Sequim speaks and council listens

Built out of a desire to increase transparency and citizen involvement in Sequim’s local government, the city council, in a 5-1 vote, has given the go-ahead to a Citizens Advisory Committee.

The vote came during the council’s regular June 23 meeting. Councilwoman Susan Lorenzen was absent.

The idea for the group was from Councilman Ken Hays, who proposed the committee that would draw membership from both inside and outside the city in order to deal with growth management issues. Hays says that very quickly the concept became something larger and broader — more of a means of strengthening a two-way line of dialogue between Sequim’s government and the city’s residents.

“I’m pleased and proud to say it’s moved forward,” Hays said. “I hope the council will see the value in this.”

The concept was pulled into focus by a committee comprised of residents from the city, as well as the surrounding urban growth area and the county. This group was formed purely for planning reasons, although, according to member Del DelaBarre, some members are interested in applying for the advisory committee.

The fact that people from outside the city limits were the planning committee’s majority had some city councilors concerned the advisory committee also would be comprised mostly of citizens residing in the county or urban growth area.

“I will not vote for this if the majority do not live within the city,” Councilman Walt Schubert said.

The proposed concept for the citizens advisory committee would be to cut the city into four quadrants separated by Washington Street and Sequim Avenue. The committee would have 19 to 22 members, three of whom would be appointed to represent the city, the county and the Jamestown S’Klallam Tribe. The remainder would have to apply following a public “call for participation.” Out of that pool of applicants, each city council member would be allowed to choose one applicant. The remainder would be appointed by random drawing, allowing for at least three applicants from each quadrant.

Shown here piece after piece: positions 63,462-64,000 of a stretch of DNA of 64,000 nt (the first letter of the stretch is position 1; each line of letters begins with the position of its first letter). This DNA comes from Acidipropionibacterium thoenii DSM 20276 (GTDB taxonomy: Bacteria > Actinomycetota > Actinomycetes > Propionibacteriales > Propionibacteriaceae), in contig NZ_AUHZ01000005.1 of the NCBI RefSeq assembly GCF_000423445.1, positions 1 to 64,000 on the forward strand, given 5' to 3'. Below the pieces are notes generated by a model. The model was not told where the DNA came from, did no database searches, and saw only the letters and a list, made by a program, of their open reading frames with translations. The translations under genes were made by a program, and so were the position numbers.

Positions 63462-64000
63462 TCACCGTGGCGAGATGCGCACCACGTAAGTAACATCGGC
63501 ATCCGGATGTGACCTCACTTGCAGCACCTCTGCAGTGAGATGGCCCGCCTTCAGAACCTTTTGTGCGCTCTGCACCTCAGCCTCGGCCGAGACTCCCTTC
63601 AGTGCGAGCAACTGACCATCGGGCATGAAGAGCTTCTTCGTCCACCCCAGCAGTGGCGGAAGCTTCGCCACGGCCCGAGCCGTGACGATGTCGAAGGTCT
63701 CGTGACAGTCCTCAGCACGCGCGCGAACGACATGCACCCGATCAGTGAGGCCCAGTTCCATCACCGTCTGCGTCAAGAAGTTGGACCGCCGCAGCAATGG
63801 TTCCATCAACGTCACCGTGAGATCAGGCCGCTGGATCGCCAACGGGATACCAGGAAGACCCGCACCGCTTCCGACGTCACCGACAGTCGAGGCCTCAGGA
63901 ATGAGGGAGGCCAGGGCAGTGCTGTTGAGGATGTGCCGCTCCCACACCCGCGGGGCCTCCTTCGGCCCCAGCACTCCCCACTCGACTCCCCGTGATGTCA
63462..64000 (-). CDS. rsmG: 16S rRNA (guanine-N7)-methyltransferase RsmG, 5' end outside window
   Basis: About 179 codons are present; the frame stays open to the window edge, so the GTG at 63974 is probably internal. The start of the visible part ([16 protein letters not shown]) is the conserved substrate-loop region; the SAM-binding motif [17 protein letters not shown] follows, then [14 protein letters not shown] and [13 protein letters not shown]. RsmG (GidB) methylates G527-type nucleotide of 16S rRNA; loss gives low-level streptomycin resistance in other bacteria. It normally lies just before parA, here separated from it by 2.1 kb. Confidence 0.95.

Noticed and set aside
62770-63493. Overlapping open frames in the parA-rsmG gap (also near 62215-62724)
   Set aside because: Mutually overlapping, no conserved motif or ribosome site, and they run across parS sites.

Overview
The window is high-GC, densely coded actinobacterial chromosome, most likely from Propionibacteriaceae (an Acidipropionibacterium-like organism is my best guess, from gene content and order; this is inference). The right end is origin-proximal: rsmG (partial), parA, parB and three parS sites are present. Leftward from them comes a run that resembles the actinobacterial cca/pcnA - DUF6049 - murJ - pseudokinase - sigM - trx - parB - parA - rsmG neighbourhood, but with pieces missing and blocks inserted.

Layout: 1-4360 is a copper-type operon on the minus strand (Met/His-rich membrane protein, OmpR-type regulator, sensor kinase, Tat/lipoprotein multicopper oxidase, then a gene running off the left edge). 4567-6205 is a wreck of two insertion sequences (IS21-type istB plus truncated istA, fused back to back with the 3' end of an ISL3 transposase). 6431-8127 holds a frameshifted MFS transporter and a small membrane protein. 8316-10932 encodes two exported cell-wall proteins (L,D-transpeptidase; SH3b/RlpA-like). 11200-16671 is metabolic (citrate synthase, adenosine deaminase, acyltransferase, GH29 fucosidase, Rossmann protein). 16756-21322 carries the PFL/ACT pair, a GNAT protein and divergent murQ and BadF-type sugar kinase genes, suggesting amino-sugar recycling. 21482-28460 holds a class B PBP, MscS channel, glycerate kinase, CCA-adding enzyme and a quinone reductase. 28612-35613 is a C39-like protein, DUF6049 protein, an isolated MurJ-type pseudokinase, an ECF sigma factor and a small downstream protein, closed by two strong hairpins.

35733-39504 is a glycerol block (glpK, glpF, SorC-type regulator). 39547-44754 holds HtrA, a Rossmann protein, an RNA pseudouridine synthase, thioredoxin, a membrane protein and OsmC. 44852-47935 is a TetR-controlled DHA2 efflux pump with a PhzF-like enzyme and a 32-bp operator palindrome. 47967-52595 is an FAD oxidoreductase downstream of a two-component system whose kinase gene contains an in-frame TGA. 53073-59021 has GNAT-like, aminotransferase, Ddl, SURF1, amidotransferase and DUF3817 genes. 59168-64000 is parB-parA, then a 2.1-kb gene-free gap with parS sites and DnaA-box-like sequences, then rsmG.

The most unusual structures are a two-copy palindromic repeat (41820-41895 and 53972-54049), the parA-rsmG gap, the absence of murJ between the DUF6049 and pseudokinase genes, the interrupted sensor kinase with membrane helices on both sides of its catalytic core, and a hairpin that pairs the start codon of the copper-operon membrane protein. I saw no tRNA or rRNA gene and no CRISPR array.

“It’s a much broader group than you deal with on a day-to-day basis,” Sharon DelaBarre said. DelaBarre presented the concept for the committee to the city council on June 23.

Schubert expressed concerns regarding political ties and activities one commmittee member had, saying he wanted to make sure “we’re not creating political pods or cells here.”

DelaBarre assured council members the committee was not in any way political, only another avenue of communication between the city and its residents.

Councilman Paul McHugh, who has been a long-standing critic of the committee, said that residents already had a means of communicating their concerns and issues: public comment.

“I’m still struggling with what the responsibilities are going to be,” McHugh said, adding that he worried the committee would not listen or bring forth the concerns of all residents, only the ones they agreed with. “Why does it need to be sanctioned or financed by the city?”

DelaBarre answered that it was never the committee’s intent to filter any information between the community and the government.

“One of the priorities of this group is transparency,” DelaBarre said.

McHugh was the only council member to vote against the advisory committee. The planning group will meet once more to establish a timeline, identify a date for a informational Town Hall meeting and create an application document.

Councilman Bill Huizinga, who supported moving forward with the committee, commended the concept but said he was still unsure if the committee would be as good in practice as it was on paper.

“I’ve never seen a committee of 20 work,” Huizinga said.

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